Three Crews Post Perfect Scores on Day 1
Competitors in the Storm Trysail Club’s 50th anniversary Block Island Race Week were in near unanimous agreement about the first day of racing – the conditions were idyllic. “It couldn’t have been better. A perfect breeze,” said Rick Rave, co-owner of the J/44 Resolute. “It doesn’t get much better than this,” said Geoff Ewenson, tactician […]
Competitors in the Storm Trysail Club’s 50th anniversary Block
Island Race Week were in near unanimous agreement about the first day of racing – the conditions were
“It couldn’t have been better. A perfect breeze,” said Rick Rave, co-owner of the J/44 Resolute.
“It doesn’t get much better than this,” said Geoff Ewenson, tactician on the C&C 30 Themis.
In westerly winds ranging from 8 to 20 knots, the race committees on all three racing circles were able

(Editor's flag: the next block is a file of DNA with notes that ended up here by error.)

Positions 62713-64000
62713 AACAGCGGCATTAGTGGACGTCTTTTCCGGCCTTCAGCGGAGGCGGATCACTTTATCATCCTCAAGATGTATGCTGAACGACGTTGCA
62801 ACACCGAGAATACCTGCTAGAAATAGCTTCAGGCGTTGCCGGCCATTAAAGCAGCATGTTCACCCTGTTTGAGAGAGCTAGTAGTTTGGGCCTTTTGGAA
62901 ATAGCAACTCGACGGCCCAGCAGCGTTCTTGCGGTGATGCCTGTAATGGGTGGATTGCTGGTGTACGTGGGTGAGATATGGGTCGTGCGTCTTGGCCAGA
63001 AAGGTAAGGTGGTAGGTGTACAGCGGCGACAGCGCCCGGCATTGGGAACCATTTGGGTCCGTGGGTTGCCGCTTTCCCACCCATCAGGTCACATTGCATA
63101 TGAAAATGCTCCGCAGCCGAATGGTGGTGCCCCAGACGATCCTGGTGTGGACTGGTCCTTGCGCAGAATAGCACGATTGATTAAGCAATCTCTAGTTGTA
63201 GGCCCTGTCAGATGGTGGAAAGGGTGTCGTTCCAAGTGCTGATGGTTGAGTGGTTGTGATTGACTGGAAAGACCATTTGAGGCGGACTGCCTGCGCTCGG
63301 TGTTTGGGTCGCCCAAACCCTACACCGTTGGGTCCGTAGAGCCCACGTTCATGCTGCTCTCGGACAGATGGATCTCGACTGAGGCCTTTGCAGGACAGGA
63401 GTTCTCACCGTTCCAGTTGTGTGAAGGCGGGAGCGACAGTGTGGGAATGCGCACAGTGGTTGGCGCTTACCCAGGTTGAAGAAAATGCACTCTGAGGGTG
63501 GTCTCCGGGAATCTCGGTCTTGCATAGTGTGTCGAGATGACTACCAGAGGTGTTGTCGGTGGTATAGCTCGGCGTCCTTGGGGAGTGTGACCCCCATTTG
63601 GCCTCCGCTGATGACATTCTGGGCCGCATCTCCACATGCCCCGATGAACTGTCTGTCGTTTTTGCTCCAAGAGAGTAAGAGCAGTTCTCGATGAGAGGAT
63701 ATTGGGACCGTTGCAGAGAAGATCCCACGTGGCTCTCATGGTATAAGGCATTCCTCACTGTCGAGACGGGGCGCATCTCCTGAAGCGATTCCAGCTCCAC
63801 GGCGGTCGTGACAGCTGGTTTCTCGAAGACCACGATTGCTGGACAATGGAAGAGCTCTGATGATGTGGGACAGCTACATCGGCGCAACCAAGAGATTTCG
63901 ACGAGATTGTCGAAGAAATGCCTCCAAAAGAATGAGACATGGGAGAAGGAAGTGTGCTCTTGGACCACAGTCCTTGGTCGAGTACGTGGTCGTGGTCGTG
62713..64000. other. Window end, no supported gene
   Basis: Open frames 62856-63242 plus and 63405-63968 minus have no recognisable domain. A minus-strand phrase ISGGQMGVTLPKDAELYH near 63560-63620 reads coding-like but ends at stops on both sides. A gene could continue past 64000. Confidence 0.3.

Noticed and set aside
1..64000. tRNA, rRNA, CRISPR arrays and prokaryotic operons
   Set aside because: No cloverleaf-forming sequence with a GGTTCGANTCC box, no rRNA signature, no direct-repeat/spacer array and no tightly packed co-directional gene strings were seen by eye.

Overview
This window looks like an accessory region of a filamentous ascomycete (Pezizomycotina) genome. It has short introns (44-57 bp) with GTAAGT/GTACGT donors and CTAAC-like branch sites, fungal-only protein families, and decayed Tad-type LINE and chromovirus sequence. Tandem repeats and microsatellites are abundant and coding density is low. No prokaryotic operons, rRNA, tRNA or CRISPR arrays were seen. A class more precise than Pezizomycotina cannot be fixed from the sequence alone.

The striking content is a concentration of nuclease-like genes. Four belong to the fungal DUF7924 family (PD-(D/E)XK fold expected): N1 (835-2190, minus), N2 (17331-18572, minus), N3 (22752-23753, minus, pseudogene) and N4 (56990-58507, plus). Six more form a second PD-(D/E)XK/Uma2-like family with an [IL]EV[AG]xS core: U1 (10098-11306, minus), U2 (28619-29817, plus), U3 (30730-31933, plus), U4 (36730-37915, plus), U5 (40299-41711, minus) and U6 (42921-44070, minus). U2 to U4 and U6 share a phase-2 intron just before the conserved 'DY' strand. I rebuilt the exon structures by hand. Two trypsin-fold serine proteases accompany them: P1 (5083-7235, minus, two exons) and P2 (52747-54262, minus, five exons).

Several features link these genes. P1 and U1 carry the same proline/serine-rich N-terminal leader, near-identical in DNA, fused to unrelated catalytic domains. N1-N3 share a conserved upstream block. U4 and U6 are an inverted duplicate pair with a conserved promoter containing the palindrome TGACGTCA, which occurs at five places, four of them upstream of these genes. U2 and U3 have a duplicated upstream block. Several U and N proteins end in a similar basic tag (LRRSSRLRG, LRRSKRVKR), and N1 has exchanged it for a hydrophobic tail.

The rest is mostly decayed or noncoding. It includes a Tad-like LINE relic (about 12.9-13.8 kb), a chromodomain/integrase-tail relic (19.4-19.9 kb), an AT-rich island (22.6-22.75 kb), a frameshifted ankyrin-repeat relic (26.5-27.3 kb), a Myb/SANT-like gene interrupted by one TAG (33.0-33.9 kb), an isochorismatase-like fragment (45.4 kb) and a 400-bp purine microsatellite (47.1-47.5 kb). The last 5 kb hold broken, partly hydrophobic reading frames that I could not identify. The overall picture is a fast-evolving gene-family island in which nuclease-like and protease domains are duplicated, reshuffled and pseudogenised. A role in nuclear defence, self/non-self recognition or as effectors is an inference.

to complete three races in quick order. The first races were underway by 11:05 a.m. and the last
finishers were done by 4:00 p.m. Reports on tidal effects were varied with some sailors reporting
negligible effects while others were reporting more.
In such ideal conditions three boats were able to pull off perfect days. Andrew and Linda Weiss scored
three 1sts aboard Christopher Dragon in IRC 2, as did Iris Vogel’s Deviation in the J/88 Class and Themis
in the C&C 30 Class.
“This is my first year racing,” said Walt Thirion, owner of Themis. “I had a cruising boat and saw the C&C
30 racing last year and thought that it looked like fun. I like the one-design aspect because your result
comes down to crew work and what you can do on the racecourse.”
“We saw a low windspeed of 11-12 knots and a top of 16,” said Ewenson. “The boat just comes alive in
the upper range; it feels a lot like a big boat. We played around with the headstay in the changing wind
The boat name Christopher Dragon is very familiar in New England racing circles, having been around
since 1975 when Stephen Weiss first raced Block Island Race Week. Stephen’s son Andrew and his wife
Linda won IRC 3 in 2013 with a J/130. This year they’re racing a Sydney 43 that they launched last year.